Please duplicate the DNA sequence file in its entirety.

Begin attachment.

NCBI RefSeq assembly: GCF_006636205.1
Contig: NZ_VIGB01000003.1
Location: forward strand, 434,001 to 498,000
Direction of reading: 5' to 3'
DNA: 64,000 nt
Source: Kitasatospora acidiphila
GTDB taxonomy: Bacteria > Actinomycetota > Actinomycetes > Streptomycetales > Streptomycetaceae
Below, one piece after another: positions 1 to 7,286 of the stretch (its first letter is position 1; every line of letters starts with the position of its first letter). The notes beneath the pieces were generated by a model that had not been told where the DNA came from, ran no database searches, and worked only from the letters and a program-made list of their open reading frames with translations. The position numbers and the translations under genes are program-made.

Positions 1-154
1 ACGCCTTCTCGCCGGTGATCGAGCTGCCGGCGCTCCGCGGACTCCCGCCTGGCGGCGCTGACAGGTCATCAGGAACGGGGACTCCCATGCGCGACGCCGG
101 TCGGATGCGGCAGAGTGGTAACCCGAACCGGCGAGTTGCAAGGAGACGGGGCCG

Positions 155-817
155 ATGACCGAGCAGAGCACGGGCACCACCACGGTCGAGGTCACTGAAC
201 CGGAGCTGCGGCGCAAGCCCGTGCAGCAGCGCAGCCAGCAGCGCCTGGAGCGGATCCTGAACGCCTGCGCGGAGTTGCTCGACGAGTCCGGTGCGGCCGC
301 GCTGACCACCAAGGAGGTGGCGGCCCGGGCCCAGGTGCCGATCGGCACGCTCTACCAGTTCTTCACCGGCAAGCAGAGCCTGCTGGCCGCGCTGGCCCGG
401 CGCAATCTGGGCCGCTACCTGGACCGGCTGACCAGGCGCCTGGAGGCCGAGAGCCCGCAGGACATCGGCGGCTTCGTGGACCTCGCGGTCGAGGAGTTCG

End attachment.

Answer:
NCBI RefSeq assembly: GCF_006636205.1
Contig: NZ_VIGB01000003.1
Location: forward strand, 434,001 to 498,000
Direction of reading: 5' to 3'
DNA: 64,000 nt
Source: Kitasatospora acidiphila
GTDB taxonomy: Bacteria > Actinomycetota > Actinomycetes > Streptomycetales > Streptomycetaceae
Below, one piece after another: positions 1 to 7,286 of the stretch (its first letter is position 1; every line of letters starts with the position of its first letter). The notes beneath the pieces were generated by a model that had not been told where the DNA came from, ran no database searches, and worked only from the letters and a program-made list of their open reading frames with translations. The position numbers and the translations under genes are program-made.

Positions 1-154
1 ACGCCTTCTCGCCGGTGATCGAGCTGCCGGCGCTCCGCGGACTCCCGCCTGGCGGCGCTGACAGGTCATCAGGAACGGGGACTCCCATGCGCGACGCCGG
101 TCGGATGCGGCAGAGTGGTAACCCGAACCGGCGAGTTGCAAGGAGACGGGGCCG

Positions 155-817
155 ATGACCGAGCAGAGCACGGGCACCACCACGGTCGAGGTCACTGAAC
201 CGGAGCTGCGGCGCAAGCCCGTGCAGCAGCGCAGCCAGCAGCGCCTGGAGCGGATCCTGAACGCCTGCGCGGAGTTGCTCGACGAGTCCGGTGCGGCCGC
301 GCTGACCACCAAGGAGGTGGCGGCCCGGGCCCAGGTGCCGATCGGCACGCTCTACCAGTTCTTCACCGGCAAGCAGAGCCTGCTGGCCGCGCTGGCCCGG
401 CGCAATCTGGGCCGCTACCTGGACCGGCTGACCAGGCGCCTGGAGGCCGAGAGCCCGCAGGACATCGGCGGCTTCGTGGACCTCGCGGTCGAGGAGTTCG